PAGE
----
From January, a new mobile pricing for international calls will be available – NCC

The new International Termination Rate (ITR) for voice services paid by overseas telecom carriers for terminating international calls on local networks in Nigeria has been set at $0.045 by the Nigerian Communications Commission (NCC).

The revised rate is set out in the Commission’s ‘Determination of Mobile International Termination Rate,’ which was released on November 25, 2021. The $0.045 rate will be the floor price for ITR services beginning January 1, 2022. The rate will be paid in US dollars so that Nigerian operators can benefit from a growing rate in Naira terms as the currency devalues.

No licensee is permitted to charge and/or receive an effective rate per minute that is less than the ITR floor rate. Payment discounts, volume discounts, and any other concession that lowers the effective ITR below the rate set will be considered a violation of the revised determination and will be subject to consequences under the Nigerian Communications (Enforcement Process, etc.) Regulations, 2019.

The ITR Floor is the very lowest amount that can be charged. Operators will be free to negotiate a fee that is higher than the floor, and this will be fully up to commercial negotiations between operators and overseas carriers/partners.

While the ITR only applies to the cost of carrying traffic into Nigeria, Nigerian operators will continue to pay the regulated Mobile Termination Rate (MTR), also known as the local termination rate.

For local call terminations, the MTR of N3.90 for generic 2G/3G/4G operators and N4.70 for new entrant Long Term Evolution (LTE) operators determined in 2018 will apply until the Commission determines a new rate in accordance with its powers as enshrined in the Nigerian Communications Act (NCA), 2003.

The Commission’s Mobile (voice) termination rate, which was announced on June 1, 2018, maintained the existing interconnection rate system. The ITR of N24.40 determined in 2016 will continue to apply until a new determination is issued, according to the ruling.

Because the ITR is denominated in Naira, it has had a number of negative effects for local operators, which have been worsened by episodes of Naira depreciation, which has turned Nigeria from a net recipient of international minutes to a net payer.

The Commission also noted that operators continue to confront a number of issues as a result of the ITR’s Naira denomination, indicating the need for a cost-based assessment on ITR. In light of the aforesaid, the Commission engaged Messrs’ Payday Advance and Support Services Limited to conduct a cost-based study of voice MTR that is most suitable for the Nigerian telecommunications industry, as part of its statutory obligation of periodic review of regulatory policies.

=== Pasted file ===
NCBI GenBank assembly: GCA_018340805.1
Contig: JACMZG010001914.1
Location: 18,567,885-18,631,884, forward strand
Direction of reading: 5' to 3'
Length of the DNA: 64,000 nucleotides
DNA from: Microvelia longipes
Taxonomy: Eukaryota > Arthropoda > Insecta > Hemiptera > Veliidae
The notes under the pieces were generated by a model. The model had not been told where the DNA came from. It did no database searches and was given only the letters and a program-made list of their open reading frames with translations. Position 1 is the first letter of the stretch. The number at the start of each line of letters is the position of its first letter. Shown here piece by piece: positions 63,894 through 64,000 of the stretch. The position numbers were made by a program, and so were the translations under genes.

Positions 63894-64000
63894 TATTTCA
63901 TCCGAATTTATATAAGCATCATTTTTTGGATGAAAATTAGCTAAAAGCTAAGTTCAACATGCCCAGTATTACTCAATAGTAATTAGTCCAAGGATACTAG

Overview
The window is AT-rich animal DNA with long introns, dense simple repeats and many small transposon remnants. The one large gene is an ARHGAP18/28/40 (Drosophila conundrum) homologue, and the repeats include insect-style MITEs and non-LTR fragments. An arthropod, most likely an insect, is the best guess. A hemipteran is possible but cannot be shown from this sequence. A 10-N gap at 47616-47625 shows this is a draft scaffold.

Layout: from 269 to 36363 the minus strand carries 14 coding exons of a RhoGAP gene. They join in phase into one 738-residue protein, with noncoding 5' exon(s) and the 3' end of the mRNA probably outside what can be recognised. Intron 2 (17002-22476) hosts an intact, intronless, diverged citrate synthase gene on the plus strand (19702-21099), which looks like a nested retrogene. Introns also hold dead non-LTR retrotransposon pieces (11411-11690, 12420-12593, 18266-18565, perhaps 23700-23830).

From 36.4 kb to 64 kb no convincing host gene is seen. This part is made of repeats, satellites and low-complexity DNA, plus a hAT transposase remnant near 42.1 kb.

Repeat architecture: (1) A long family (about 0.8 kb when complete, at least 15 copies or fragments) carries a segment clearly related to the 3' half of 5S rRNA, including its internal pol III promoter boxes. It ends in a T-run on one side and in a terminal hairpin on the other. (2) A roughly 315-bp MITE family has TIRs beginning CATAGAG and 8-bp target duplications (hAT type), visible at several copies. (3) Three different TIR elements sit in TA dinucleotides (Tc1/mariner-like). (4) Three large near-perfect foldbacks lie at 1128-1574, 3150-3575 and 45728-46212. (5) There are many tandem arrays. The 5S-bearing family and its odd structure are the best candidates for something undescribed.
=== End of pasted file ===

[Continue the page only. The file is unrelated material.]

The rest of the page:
Prof. Umar Garba Danbatta, the NCC’s Executive Vice Chairman (EVC), said that in arriving at the new $0.045 MTR, “the Commission has carefully considered the information provided by stakeholders and taken a view on parameters and regulatory measures in light of relevant information such as international experience, cost model results, the state of competition in the sector, and the Nigerian macroeconomic environment.”

He went on to say that the ITR was reached in a transparent manner, with the goal of providing maximum transparency to all parties while maintaining the confidentiality of commercially sensitive information. “We are convinced that the review’s findings will contribute significantly to the development of Nigeria’s telecoms industry, benefiting subscribers, operators, and the country as a whole,” he said.

The EVC expressed the Commission’s gratitude to all operators and industry stakeholders who submitted information relating to the regulation of interconnection rates and costing models, as well as the consultant, for their participation in the process leading to the Determination on behalf of the Board and Management of the NCC.

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